2. Wrinkle-free dress: For women, this is invaluable. What I brought was a simple pull-over halter dress made of slightly stretchy wrinkle-free fabric. It could be rolled up for packing, and you’d never know it. This dress has a shirred design through the waist which creates a slimming effect while being comfortable both standing and sitting. The skirt comes down to the knees and has a very slight flare, making it appropriate in any social setting, and easy to move around in. It also has padded support around the bust line which allowed me to optionally skip the bra. With accessories, this solid color dress can go from classic to bohemian to beachy to formal. To me, this is a packing must-have. We are talking one single piece of clothing and you’re fully dressed for any occasion, saving perhaps serious sports activities. Though I packed for California, a heavier gauge material dress could work the same in winter, paired with cling free leggings.
  3. IKEA freezer bags: Ikea sells a box of 4 different sized thick gauged, zip-up freezer bags. They are durable, color coded and see-through. I have investigated a number of expensive options for the trick I’m about to describe, and honestly… for under ten dollars, you can do exactly the same thing. I use these for the TSA required clear toiletries bag (1 quart or less), but I also pack my underwear and groups of smaller items/clothes in these. By pressing the air out of them before zipping, they make faux “compression” bags. Then I pack a fresh stack of 4 or 5 in varying sizes. As the trip goes on, I use them to keep dirty laundry separate from clean clothes, and I store whichever shoes I’m not wearing in another. Food goes in a third. Documents go in yet another. The bags slide in and out of luggage smoothly, and can easily be labeled with a marker. With this system, I always know where things are, clean/dry things stay separate from dirty/damp things, and my backpack stays odor and pest free.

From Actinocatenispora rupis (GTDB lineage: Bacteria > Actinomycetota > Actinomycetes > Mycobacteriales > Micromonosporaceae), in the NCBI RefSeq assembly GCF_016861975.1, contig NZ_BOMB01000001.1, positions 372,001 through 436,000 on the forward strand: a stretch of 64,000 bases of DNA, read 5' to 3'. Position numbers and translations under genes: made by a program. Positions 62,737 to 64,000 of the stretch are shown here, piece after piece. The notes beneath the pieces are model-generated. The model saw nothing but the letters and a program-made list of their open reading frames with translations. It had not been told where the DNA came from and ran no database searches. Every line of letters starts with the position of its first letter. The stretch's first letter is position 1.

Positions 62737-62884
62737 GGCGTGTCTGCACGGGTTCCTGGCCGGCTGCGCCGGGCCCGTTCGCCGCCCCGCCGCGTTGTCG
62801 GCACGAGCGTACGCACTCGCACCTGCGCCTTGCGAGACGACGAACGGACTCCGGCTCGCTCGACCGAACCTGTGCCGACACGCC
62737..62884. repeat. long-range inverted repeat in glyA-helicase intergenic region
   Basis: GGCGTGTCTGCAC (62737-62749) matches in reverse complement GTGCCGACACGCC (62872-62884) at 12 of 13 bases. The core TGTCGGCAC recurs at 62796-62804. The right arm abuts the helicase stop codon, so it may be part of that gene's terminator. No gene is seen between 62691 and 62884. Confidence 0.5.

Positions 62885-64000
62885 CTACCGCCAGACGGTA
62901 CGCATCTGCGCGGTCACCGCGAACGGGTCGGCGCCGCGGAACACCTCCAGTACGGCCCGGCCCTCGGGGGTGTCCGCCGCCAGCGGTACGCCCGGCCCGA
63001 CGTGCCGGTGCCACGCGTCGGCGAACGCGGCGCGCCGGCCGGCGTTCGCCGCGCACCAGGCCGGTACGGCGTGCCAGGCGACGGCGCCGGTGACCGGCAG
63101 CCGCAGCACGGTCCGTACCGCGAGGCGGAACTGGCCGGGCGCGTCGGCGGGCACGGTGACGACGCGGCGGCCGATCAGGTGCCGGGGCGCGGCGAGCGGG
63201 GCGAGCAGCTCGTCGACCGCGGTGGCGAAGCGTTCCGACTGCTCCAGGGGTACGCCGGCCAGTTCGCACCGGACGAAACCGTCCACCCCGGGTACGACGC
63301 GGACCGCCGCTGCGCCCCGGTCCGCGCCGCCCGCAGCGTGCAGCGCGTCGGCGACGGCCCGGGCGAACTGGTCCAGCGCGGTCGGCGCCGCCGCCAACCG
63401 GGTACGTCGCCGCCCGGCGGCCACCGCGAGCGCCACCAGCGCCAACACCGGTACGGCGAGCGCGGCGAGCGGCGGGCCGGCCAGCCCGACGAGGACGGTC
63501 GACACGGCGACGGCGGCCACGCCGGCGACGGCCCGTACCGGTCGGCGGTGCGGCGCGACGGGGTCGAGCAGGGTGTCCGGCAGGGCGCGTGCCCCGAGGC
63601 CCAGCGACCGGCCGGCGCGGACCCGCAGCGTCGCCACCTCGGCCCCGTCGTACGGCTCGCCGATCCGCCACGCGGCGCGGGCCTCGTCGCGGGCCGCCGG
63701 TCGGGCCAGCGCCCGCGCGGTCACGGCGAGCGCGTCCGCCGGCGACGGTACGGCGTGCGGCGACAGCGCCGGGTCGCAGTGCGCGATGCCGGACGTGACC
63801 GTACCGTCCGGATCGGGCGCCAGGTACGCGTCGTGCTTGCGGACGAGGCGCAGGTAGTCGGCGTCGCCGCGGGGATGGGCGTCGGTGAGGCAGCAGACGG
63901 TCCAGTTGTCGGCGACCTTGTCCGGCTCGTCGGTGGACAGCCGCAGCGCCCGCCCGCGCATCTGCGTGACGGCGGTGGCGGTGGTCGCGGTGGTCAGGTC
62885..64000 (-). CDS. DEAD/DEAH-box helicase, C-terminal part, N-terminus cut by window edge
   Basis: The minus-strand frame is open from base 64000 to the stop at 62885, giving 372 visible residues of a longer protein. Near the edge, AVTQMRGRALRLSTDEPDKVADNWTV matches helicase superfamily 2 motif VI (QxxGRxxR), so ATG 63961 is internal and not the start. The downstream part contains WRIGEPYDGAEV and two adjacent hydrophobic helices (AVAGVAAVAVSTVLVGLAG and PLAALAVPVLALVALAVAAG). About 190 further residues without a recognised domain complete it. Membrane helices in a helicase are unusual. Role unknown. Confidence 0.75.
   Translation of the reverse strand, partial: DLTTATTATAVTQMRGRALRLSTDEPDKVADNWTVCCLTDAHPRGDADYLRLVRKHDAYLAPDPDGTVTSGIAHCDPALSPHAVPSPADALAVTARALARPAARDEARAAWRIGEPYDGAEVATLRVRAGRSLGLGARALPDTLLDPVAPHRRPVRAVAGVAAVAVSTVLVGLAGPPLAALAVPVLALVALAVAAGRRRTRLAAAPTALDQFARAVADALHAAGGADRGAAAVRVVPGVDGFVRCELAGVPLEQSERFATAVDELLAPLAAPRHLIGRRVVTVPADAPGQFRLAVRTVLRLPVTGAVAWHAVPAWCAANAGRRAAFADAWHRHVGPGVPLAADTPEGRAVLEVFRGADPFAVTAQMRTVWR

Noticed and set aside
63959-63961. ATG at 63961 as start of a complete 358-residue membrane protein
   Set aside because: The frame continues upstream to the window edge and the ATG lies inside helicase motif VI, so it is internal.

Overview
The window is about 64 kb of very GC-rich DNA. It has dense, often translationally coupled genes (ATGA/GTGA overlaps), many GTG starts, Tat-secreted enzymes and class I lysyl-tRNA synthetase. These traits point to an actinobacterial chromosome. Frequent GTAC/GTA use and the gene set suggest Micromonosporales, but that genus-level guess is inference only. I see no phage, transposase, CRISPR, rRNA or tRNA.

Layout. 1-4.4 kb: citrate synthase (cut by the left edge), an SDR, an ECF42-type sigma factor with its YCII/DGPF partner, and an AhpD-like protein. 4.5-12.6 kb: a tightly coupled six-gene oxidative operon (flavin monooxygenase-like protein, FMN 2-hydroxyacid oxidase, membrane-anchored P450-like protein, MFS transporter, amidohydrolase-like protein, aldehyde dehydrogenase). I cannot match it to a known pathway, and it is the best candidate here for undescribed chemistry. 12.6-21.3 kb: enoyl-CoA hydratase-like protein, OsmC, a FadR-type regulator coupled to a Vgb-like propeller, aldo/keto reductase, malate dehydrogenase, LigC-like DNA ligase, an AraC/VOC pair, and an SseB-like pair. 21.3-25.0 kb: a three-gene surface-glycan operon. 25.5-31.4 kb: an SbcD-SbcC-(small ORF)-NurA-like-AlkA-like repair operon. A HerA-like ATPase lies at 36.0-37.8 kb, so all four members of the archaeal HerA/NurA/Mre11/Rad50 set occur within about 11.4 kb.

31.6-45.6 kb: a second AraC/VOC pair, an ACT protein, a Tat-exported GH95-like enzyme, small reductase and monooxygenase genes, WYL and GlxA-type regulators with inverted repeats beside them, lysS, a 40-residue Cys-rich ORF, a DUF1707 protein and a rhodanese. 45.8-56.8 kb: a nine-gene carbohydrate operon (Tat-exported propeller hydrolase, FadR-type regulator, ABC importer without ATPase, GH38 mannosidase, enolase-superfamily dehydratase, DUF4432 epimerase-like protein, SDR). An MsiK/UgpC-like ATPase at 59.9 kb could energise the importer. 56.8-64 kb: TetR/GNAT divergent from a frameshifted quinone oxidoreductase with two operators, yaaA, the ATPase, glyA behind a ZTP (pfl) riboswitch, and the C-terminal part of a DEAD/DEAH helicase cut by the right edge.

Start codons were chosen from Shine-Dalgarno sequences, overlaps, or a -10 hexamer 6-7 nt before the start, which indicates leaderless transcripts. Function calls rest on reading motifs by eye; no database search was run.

Cost-saving snack purchases:

These things all packed flat, and weighed very little... In transit, or in odd places, I never got "hangry" because I had these handy treats to tide me over.

  • Mission flour tortillas
  • Instant Oatmeal Packets
  • Starbucks Via Packets
  • Instant Miso Soup
  • Clif Bars